January 24, 2011

Thursday Night Lights

What do you do on a Thursday night?  Watch TV?  Go to bed early?  Well on Saipan, there's the Street Market.  It's a venue in Garapan where the street fronting the Fiesta Resort and Hyatt hotels are closed to through traffic.  Tents are setup on the street where you'll find vendors selling prepared food, produce, and merchandise.  There's usually some form of entertainment as well, where local students or groups dance, sing, or do some kind of performance.

The Street Market is bustling with tourists and locals.  It's the most crowded you'll see a street get on Saipan.  The smell of the BBQ will make your mouth water.  The fresh fruit and produce will tempt your eyes.  The vendors selling Thai, Filipino, and Chinese cuisine will offer 5 choices for $5 dollars.  An excellent deal in my book.  You'll even find Chamorro food and hand made handicrafts.

Every so often, I take my family down to the Street Market to grab dinner.  My kids' favorites are the BBQ sticks and pearl shakes.  We never leave the Street Market without picking up BBQ sticks.  For me, I look for the Chamorro food, especially tamales gisu.

If you're ever on Saipan, get to the Street Market on Thursday night, grab something to eat and just people watch.  It's an I Luv Saipan experience.

To see more pics of the Street Market, click on the image above.

(hu guaiya hao mama)

January 21, 2011

Christmas on Saipan

It has been a while since my last post.  With the Christmas holidays, New Year's, and getting into the 2011 groove, things have been quite busy for me.  Although we're now a few weeks removed from the holiday season, I want to share a little bit of the goings on in Saipan around Christmas-time.

Some say it doesn't feel like Christmas if it's not cold and snowing, but I think cold and snow on Christmas is way overrated.  Sure a few minutes out in the snow is fun -- throwing snowballs and making a snow man -- but, after your hands burn from the snow and the cold air burns in your lungs, you end up wanting to go inside to warm up.  For me, I'd rather be warm and feel the sunshine on my skin while wearing nothing but a t-shirt, shorts, and zoris (flip flops).  I'd choose a warm breezy day at the beach during Christmas break over 30 minutes of playing in the snow.

There are a few Christmas traditions here on Saipan that I've come to enjoy.  The first being The Niño.  The Niño, or baby Jesus, comes to the homes in each parish community on Christmas day.  You'll hear Chamorro Christmas songs being played loudly in the street while a group of kids and adults take The Niño to each home.  If you're Catholic, you welcome The Niño into your home and place him in your Nativity scene or on a nicely decorated table, with candles lit.  Everyone in the home kisses The Niño's feet (it's more of a sniff) and then a prayer is said.  For my family we thank the Lord for the gift of his only son to mankind and we thank Jesus for the blessings he's given throughout the year.  After our prayer, we give The Niño back to the folks outside, along with a donation to the Church and some snacks (usually some pastries and juice).  The Niño comes to your home a few more times after Christmas Day, which usually are on the Sundays (after morning mass) between Christmas and New Year's Day, and then on New Year's Day.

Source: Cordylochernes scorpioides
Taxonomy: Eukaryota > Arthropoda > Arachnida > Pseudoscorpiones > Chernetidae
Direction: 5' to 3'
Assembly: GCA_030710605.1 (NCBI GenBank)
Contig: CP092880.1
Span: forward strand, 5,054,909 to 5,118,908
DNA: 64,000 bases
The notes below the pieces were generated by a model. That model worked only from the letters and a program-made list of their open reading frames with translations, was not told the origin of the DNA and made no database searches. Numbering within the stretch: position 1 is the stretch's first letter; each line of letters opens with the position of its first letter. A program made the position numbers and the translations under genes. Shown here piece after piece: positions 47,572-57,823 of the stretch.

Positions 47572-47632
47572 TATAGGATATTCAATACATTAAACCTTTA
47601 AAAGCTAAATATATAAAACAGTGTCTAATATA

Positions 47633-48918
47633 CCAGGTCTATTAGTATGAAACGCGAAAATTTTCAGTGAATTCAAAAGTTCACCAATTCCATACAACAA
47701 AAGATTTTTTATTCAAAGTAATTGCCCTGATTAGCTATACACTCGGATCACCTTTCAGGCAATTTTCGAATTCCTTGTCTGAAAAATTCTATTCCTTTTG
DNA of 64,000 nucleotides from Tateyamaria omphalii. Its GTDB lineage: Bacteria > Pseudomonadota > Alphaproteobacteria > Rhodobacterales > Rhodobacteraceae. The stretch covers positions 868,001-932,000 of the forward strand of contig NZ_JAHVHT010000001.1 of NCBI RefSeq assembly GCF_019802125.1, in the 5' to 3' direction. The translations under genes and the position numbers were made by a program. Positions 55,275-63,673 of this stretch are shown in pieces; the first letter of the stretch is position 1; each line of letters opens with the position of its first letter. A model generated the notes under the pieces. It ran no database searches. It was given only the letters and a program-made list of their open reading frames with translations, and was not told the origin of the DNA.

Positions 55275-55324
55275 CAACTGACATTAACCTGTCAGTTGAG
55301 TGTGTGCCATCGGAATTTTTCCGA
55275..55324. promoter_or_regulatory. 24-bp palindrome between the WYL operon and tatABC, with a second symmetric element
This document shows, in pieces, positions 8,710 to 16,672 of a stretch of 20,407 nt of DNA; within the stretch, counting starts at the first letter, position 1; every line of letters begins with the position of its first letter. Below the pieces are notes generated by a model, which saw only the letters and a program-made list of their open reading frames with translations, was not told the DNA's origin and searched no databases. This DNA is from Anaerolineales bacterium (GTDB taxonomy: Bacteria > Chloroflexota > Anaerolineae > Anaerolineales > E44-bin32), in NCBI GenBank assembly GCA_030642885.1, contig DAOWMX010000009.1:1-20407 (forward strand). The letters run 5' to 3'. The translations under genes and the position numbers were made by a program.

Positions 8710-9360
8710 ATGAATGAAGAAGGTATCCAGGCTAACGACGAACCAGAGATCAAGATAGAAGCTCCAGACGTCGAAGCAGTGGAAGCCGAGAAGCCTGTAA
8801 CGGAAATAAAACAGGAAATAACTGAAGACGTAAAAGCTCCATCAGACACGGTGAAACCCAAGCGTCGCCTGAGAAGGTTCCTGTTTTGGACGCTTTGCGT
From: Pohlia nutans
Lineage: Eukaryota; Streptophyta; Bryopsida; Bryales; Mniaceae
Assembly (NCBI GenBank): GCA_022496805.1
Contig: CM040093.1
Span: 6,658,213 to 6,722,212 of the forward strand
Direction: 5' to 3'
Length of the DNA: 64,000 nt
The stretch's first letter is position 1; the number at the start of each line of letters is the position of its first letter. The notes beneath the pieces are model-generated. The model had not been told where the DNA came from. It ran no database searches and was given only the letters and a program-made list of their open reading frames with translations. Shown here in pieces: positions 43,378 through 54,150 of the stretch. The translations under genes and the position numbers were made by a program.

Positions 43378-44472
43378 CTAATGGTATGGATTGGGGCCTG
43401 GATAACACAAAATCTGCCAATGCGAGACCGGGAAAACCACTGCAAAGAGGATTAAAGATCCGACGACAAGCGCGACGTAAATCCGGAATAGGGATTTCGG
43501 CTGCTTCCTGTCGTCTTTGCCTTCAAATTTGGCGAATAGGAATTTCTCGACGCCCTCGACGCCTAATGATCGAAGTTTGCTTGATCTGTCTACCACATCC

Another Christmas tradition I've come to enjoy on Saipan is the Christmas tree competition held at the Paseo de Marianas.  Different elementary schools across the island decorate a Christmas tree in the Paseo using only recycled items.  The trees are always beautiful and the kids are very creative.  Each tree is judged and the winning schools get cash donations.  It's a great fundraising event for them.  Plus, it's a great way to decorate the Paseo with the little hands of kids from the different communities of Saipan.  Walking down the Paseo looking at each of these decorated trees is a favorite thing for my family to do.

Finally, another Christmas tradition is the lighting of the huge, albeit artificial, tree at the Multi-Purpose Center in Susupe.  This year, the tree also included a large nativity scene, which was nice to see.  In the past, the tree was decorated with large presents and reindeer.  Seeing this large tree lit up at night while driving down Beach Road always brought cheers in my car as my kids point out the pretty lights.

Christmas in Saipan is a wonderful time.  It brings with it some unique traditions.  These traditions are more reasons why I Luv Saipan.

To see more pics, click on image above.

(hu guaiya hao mama)

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